Toybox is a wonderful multitasking game concept, the likes of which has not ever crossed our paths before. Expat New Zealand developers Sam Baird and Julian Frost tell us about how they got it done.
Can you tell us a bit about yourself? Who is Barrel of Donkeys, and how did you get into mobile-gaming development?
Julian: Barrel of Donkeys is Sam and me. We met in the A-F section of the school library in 1991, and we've been best friends ever since.
Sam: We started making games together when we were 15. Julian was forced to draw sprites in crappy sprite editors created by me. That was way back in Christchurch, New Zealand — we're both living in Melbourne now and, thankfully, things have moved on slightly. Julian's now an animator and I'm still programming. And we both love talking and arguing (mostly arguing) about game design.
Tell us more about Toybox. What is it about and how does the gameplay work?
Sam: Toybox is a game about doing two things at once. It's a bit like patting your head and rubbing your tummy at the same time. You play a simple spacies-style shoot-em-up with your left thumb, and a simple block matching game with your right thumb.
Julian: The fun part is how the two games are woven into one — whatever you do on one side, affects the other. Like with patting your head and rubbing your tummy, you end up learning a weird new skill.
There's massive competition in the mobile-gaming market — what does Toybox offer that other games do not?
Sam: The chance to use a toy spaceship to destroy toy robots, UFOs and planes, while simultaneously matching wooden blocks of course! Our research indicates this is an under-served area of the market.
Doing two things at once is definitely our hook, but we'd like to think that, once you get past the initial fun and chaos of handling that, there's some depth and strategy that unfolds for the player.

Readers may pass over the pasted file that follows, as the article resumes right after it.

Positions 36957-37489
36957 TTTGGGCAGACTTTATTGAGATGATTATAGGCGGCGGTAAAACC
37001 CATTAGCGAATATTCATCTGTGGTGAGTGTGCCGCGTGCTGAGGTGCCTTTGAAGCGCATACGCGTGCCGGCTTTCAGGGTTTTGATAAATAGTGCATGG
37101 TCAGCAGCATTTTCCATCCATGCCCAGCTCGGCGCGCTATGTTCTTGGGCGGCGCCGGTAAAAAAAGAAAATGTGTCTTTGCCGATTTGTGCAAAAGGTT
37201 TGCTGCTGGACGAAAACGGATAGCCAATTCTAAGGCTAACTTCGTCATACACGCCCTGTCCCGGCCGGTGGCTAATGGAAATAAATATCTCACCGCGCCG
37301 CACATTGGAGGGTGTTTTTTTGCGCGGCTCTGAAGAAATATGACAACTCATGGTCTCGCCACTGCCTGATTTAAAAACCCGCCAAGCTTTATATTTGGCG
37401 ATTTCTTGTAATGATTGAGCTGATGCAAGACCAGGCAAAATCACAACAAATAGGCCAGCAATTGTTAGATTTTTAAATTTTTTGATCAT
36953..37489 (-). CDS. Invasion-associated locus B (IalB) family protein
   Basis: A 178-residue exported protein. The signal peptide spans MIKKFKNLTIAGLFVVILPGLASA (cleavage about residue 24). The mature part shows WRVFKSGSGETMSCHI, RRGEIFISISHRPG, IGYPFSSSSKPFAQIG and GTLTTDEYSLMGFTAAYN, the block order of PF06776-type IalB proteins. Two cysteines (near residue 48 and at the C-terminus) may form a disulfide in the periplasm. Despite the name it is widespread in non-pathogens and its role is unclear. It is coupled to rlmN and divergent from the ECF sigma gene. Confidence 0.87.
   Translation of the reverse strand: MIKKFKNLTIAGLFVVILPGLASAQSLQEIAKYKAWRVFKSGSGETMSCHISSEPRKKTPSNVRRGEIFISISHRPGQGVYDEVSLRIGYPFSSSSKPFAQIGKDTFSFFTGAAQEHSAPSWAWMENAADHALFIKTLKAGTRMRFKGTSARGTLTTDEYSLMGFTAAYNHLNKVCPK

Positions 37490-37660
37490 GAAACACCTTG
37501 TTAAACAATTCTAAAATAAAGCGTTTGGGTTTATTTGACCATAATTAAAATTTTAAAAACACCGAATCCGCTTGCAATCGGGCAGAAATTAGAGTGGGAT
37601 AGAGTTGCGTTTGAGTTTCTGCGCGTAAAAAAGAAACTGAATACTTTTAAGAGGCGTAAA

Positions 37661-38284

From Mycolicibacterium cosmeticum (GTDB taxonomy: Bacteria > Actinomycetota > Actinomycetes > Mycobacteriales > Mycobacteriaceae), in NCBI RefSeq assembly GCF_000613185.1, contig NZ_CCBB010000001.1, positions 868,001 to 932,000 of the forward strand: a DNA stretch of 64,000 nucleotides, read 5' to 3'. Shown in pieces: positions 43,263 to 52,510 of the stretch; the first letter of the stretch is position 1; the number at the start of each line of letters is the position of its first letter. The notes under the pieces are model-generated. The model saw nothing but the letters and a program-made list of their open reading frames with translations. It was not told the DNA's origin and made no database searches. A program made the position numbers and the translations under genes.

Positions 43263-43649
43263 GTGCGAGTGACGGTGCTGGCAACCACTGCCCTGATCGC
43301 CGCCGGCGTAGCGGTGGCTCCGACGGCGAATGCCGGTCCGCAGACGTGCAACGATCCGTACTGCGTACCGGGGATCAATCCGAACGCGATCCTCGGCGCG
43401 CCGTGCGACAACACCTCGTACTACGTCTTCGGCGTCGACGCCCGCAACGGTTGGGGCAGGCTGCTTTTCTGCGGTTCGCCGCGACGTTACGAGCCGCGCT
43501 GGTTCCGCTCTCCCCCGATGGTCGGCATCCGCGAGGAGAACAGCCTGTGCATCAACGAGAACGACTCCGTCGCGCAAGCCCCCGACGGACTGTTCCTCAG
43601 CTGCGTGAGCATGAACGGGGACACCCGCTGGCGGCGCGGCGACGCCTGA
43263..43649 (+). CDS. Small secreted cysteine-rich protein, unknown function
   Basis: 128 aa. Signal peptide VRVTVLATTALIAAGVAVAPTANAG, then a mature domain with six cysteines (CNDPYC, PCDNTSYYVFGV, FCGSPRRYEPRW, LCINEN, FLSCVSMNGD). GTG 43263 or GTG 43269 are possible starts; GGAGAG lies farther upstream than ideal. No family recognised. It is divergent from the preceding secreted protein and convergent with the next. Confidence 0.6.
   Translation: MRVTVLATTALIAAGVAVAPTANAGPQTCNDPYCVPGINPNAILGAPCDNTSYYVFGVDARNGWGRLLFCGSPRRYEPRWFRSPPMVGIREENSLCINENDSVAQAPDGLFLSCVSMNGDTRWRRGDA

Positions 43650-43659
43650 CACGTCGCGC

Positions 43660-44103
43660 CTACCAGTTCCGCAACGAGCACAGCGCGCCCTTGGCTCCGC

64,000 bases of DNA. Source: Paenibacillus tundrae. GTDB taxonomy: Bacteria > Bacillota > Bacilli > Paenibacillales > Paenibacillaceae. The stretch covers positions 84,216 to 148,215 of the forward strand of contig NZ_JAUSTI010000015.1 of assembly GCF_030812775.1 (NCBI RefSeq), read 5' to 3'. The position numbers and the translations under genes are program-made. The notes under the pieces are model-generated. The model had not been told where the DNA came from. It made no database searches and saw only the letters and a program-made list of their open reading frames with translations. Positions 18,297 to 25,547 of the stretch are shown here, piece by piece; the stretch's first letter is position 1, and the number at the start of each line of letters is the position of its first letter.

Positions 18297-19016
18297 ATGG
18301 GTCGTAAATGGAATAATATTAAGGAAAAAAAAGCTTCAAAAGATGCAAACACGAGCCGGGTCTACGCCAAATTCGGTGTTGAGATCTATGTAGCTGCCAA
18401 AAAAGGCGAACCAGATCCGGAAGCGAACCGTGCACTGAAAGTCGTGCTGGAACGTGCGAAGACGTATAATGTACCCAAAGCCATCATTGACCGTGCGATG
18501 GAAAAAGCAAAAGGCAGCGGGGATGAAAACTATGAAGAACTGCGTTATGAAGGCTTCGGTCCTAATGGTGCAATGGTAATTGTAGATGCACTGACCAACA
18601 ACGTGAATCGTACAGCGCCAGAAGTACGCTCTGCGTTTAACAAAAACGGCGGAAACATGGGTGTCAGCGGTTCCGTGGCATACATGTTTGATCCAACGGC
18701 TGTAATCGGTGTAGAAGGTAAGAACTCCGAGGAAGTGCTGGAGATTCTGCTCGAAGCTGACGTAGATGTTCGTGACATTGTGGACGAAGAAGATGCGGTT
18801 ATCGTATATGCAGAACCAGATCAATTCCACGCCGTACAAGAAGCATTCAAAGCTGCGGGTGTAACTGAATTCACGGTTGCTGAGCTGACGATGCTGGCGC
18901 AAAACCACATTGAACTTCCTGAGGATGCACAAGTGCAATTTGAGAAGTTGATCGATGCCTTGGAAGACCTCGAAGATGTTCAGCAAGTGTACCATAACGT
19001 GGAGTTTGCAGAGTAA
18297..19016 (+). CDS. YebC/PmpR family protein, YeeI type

We've also got a nice feature where the patterns in the game remain the same for a week, allowing you to learn them and improve. Then, each week the patterns change and the leader board starts over again, giving you another chance to challenge the top scores. The top players earn bragging rights for the following week. This keeps the game fresh, and there's always a reason to check in again next week.
What has been the biggest challenge for you so far? How did you overcome it?
Julian: I was in the UK the entire time we were making Toybox. Did Sam mention we like arguing about things? Well, that takes ages via email with a nine-hour time difference. We were only able to overcome this challenge by learning to be mature and reasonable, which I personally regard as a failure.
What do you think is the essential ingredient of a truly awesome mobile game?
Sam: Ease of play. I don't mean the game should be easy, so much as have good touch controls and clear feedback, so it's as easy as possible to experience whatever the fun part of the game is.
What is the best thing about working in mobile-gaming development? What is the worst?
Sam: Mobile devices are great for creating focused, unique and well-executed games. The toughest thing might be getting noticed in the flood of apps available.
Do you have any advice to offer aspiring mobile-game developers?
Sam: Start making games. Start very small, using Flash or Unity or Game Salad, or any tool that suits you, and finish something.
Julian: My advice is: don't skip the dentist for five years in your early 20s. Yeah. I had three root canals after that.
What's next for Barrel of Donkeys ?
Julian: Noodle Hubris. You heard it here first. I decided that's the name of our next project, though it's all I've got so far.
Sam: We've been holding off brainstorming to focus on getting Toybox finished, but soon the floodgates will be open and we will be dreaming up our businessmen-doing-yoga-real-time-strategy-giraffe-fighting rhythm game.
Julian: Involving noodles.
Toybox for iOS (AU$0.99)